I also have had a healthy, but not devoted, interest in comics, especially Marvel heroes. Read some comic books as a kid, saw the movies as they came out, nothing more. All of my sons have various comic favorites, so comic shops have been added to record stores as things to be on the look out for in any city we may visit, from New York to Vancouver. So, how excited was I to see a new comic, the second in a four part series entitled Marvel Apes? Well, you can imagine the giggles.

Marvel Apes is the Reese's Peanut Butter Cup of the comic world. These two great tastes are deliciously combined in the first three issues. If you can just imagine a silver back in a Captain America costume, Spider-Monkey or Thor-angutan, well, you'll begin to howl also. And you don't have to imagine it all! Just pop over to your neighborhood graphic novel emporium and pick one up yourself. You'll be glad you did.

As for my discovery, it was, as Dr. Zaius would say, "my destiny."

Thursday, November 20, 2008

"I'm Not the Oneonta, I'm Not the One You Need"

What is it about Bob Dylan that makes every detail of his person and performance so intriguing? Is there any one else who can get up on stage, stand behind a rinky-dink keyboard and croak semi-intelligible lyrics for two hours and have the crowd go mad?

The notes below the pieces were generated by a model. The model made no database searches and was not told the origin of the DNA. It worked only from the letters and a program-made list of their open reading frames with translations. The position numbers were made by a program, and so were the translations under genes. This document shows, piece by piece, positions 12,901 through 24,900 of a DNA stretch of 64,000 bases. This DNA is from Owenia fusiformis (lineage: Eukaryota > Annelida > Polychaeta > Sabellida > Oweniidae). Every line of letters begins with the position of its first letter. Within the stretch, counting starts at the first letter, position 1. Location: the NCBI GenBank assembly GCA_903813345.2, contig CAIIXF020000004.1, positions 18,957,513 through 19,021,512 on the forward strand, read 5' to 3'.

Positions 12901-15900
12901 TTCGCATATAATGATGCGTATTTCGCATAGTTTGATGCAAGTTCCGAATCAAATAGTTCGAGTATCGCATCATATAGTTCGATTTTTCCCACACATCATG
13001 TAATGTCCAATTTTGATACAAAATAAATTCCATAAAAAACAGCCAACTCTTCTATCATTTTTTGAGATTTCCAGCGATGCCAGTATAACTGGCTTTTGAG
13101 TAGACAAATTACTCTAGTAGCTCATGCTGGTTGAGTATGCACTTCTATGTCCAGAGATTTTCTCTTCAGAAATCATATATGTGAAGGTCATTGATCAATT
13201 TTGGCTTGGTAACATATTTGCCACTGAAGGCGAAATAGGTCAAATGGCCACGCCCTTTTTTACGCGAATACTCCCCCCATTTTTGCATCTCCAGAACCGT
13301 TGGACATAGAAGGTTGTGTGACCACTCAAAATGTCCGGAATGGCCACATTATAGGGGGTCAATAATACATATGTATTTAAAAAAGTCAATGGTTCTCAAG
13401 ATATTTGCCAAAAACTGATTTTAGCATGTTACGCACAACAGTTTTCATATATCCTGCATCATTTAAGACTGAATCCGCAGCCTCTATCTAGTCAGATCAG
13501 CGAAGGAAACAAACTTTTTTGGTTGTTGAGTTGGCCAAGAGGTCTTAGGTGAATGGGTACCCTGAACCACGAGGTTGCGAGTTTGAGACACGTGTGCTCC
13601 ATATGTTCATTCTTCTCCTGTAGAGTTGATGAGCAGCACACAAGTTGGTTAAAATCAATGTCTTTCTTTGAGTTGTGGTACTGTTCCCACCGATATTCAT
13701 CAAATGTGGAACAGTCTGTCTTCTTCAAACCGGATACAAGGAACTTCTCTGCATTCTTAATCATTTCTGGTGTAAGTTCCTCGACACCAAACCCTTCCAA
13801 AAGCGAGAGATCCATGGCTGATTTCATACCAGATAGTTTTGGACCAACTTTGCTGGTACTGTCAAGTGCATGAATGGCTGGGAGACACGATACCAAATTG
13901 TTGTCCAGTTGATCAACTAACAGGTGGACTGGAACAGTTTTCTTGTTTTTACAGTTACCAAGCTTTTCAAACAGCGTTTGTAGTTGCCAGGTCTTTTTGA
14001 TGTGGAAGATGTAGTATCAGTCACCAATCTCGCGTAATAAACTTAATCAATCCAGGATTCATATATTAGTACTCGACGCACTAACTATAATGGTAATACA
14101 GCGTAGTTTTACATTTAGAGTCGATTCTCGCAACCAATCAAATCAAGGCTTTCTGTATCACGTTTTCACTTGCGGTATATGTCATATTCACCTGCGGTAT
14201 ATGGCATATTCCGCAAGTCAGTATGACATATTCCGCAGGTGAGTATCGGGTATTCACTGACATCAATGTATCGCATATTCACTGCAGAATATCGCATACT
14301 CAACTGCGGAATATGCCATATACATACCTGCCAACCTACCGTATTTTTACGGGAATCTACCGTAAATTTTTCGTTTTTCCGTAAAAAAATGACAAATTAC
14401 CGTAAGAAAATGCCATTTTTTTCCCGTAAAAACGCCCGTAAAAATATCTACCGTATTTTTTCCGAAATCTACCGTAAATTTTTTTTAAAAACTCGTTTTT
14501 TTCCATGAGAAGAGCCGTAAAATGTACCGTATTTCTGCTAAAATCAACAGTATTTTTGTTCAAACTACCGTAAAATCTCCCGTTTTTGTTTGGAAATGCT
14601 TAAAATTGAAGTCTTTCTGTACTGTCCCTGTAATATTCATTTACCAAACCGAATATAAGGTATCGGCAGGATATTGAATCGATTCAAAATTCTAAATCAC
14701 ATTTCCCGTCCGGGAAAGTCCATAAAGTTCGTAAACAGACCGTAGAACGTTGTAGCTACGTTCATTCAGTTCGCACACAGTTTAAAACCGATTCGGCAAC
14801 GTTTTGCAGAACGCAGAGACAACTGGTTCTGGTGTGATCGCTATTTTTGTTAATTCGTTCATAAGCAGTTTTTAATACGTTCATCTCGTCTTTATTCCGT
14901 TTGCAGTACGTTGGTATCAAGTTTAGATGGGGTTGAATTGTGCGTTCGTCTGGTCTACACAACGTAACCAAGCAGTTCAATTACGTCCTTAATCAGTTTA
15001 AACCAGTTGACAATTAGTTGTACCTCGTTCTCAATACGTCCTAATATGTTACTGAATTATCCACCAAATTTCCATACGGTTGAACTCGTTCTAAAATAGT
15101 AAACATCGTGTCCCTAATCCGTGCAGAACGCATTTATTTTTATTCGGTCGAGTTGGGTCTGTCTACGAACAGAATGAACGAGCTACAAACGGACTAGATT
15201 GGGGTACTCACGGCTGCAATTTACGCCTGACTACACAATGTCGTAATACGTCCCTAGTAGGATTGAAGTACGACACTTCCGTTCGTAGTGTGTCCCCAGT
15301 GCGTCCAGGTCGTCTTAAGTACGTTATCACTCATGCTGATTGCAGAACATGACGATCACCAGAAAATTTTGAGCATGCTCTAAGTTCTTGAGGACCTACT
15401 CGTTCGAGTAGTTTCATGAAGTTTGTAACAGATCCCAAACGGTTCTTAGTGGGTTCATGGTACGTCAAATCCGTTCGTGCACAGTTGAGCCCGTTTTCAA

Last night, Dylan held a quickly setup show at Oneonta State College. The school paper noted that the campus activity board only shelled out a little over $12K to get Bob, with the promoter, JAM Productions, footing the rest of the tab. Perhaps the haste in setting up the show added to the palpable buzz that permeated the field house crowdwd. Fortuitously, Dylan is on the cover of Rolling Stone this week, adding to the general excitement.

I won't go tune by tune, but hit the highlights instead. Dylan approached center stage for his second song, It Ain't Me Babe. Standing sideways to the audience, facing stage right, Dylan was a would-be crooner, while he played harmonica and pranced around. He was part-Jerry Vale, part-Scatman Crothers. High Water, in its live incarnation, sounds like Shot of Love with new lyrics. For Workingman's Blues #2, as apt a song for this economic collapse as any, the black backdrop was illuminated with celestial white stars. The static curtain constellation was answered by a plethora of moving lights, cellphones in the audience swaying in time. Some atavistic holdouts held lighters. It was a moving moment.

Dylan was less growly than usual. Is this guttural Bob-voice the real vocalizing of an old man, or just another Dylan style? I've wondered often about it. Dylan's voice, which netted him the #7 spot in the top 100 rock singer poll in the aforementioned Rolling Stone issue, has gone through enough conscious change that there's no reason not to think the froggy Bob is not an affectation.

Now that Dylan plays keyboards, often stork like with one leg seriously bent, the sight of him strapping on a guitar is, for most die-hards, a thing of memory. So when he turned around, picked up a guitar and strapped it on, it was a transcendent moment for the screaming throng. He ended the show playing guitar, looking like a mariachi in his gleaming outfit with wide side stripes and a flat topped white hat.

When he introduced the band, he began by addressing the crowd with "Thanks friends." On a night when Bob Dylan was extremely playful and seemingly having fun, it sounded like he just may have meant it.

On Tuesday I wrote a post about Joe Lieberman comparing him to Fredo Corleone. I took great pride last night when I heard Jon Stewart do the same on The Daily Show. Beat him to it!